The science of deliberate practice

According to the Cambridge Dictionary, “practice makes perfect” is “said to encourage someone to continue to do something many times, so that they will learn to do it very well.” But does practice really make perfect? We tend to see practice as tireless repetition of the same task, where the goal is to progressively become … Read More

Constructive criticism: how to give and receive feedback

Whether in our personal or professional lives, we are constantly giving and receiving feedback. Some of the feedback is subtle, often unconscious, and some of it is proactive. Being able to receive and to offer constructive feedback is an essential skill in building meaningful social relationships.  In addition, research suggests that meaningful feedback is crucial … Read More

Productive cognitive load: make the most of your working memory

There’s only so much we can hold into our working memory—the system our brain uses to temporarily hold information while we manipulate it. The amount of working memory we use at any given moment is called the cognitive load. While both are theoretical concepts used in psychology and neuroscience, they have profound implications when it … Read More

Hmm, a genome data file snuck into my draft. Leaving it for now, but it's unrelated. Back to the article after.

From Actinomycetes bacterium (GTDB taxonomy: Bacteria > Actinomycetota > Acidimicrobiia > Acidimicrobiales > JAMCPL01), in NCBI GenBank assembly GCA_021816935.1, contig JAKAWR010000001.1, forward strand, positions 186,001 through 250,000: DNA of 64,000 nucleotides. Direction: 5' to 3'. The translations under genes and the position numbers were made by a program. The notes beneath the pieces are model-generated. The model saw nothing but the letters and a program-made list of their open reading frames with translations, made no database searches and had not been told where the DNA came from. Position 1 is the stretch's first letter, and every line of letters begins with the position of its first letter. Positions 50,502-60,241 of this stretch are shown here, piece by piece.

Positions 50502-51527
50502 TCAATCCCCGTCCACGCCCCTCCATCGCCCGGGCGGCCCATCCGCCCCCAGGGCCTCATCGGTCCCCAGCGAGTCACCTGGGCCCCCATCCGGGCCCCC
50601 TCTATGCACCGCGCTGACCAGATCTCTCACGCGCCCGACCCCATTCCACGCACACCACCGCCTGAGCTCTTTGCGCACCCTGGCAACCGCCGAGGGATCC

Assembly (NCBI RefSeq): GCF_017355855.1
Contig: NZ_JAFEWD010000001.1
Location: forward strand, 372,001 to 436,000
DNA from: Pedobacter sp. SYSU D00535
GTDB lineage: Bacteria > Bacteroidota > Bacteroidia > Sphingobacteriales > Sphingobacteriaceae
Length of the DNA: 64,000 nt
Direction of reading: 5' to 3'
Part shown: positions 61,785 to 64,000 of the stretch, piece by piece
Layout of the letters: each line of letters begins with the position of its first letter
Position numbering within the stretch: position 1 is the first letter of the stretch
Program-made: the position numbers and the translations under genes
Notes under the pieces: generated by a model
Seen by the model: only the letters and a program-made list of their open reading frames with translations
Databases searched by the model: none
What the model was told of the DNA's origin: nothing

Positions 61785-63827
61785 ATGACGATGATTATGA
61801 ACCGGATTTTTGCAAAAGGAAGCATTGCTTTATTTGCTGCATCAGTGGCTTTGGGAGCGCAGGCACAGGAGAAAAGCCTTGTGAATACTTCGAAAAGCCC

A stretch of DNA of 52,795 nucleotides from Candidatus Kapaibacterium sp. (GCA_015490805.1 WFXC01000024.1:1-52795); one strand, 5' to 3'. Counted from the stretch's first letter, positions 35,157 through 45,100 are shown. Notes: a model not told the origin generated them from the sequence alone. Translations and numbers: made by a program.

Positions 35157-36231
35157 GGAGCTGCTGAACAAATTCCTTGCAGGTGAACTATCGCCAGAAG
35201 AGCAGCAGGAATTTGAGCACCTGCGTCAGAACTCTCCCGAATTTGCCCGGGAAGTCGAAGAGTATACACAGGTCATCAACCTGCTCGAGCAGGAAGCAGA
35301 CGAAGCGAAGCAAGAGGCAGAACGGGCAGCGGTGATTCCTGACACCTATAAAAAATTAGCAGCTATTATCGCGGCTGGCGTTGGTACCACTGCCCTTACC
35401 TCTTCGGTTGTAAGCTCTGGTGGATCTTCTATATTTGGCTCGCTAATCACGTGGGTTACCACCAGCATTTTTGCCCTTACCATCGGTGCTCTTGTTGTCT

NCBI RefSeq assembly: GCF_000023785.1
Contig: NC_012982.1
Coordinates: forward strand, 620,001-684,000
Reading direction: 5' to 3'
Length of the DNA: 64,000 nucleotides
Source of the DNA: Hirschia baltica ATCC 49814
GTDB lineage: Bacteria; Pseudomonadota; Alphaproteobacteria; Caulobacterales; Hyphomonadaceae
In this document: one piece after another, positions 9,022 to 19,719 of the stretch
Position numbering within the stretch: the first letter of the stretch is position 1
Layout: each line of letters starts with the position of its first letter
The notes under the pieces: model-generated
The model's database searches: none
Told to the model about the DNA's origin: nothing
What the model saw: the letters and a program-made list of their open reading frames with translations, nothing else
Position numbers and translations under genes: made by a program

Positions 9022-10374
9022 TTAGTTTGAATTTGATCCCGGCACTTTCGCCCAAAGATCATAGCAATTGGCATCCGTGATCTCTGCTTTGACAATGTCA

The power of spaced repetition

Many startups are offering learning products based on dubious claims. While the neuroscience of learning is pretty well understood in terms of underlying biological mechanisms, very few interventions have been proven to have a positive impact on these processes. In a sea of unproven strategies, spaced repetition is the strongest evidence-based learning technique. The concept … Read More

How to read a book

When I was a kid, my parents struggled to understand why I always looked so tired. We had a curfew and were usually pretty quiet after bedtime. What was happening? Well, I was reading. Sometimes until dawn. Treasure Island, The Lord of the Rings, His Dark Materials, Twenty Thousand Leagues Under the Sea, The Count … Read More

Active reading: how to become a better reader

Highly effective readers use a collection of mental processes called active reading in order to retain more of the information and make the new acquired knowledge more useful. Reading in a passive way isn’t an effective way to understand and learn. In order to stay focused and retain more information, it’s important to be highly … Read More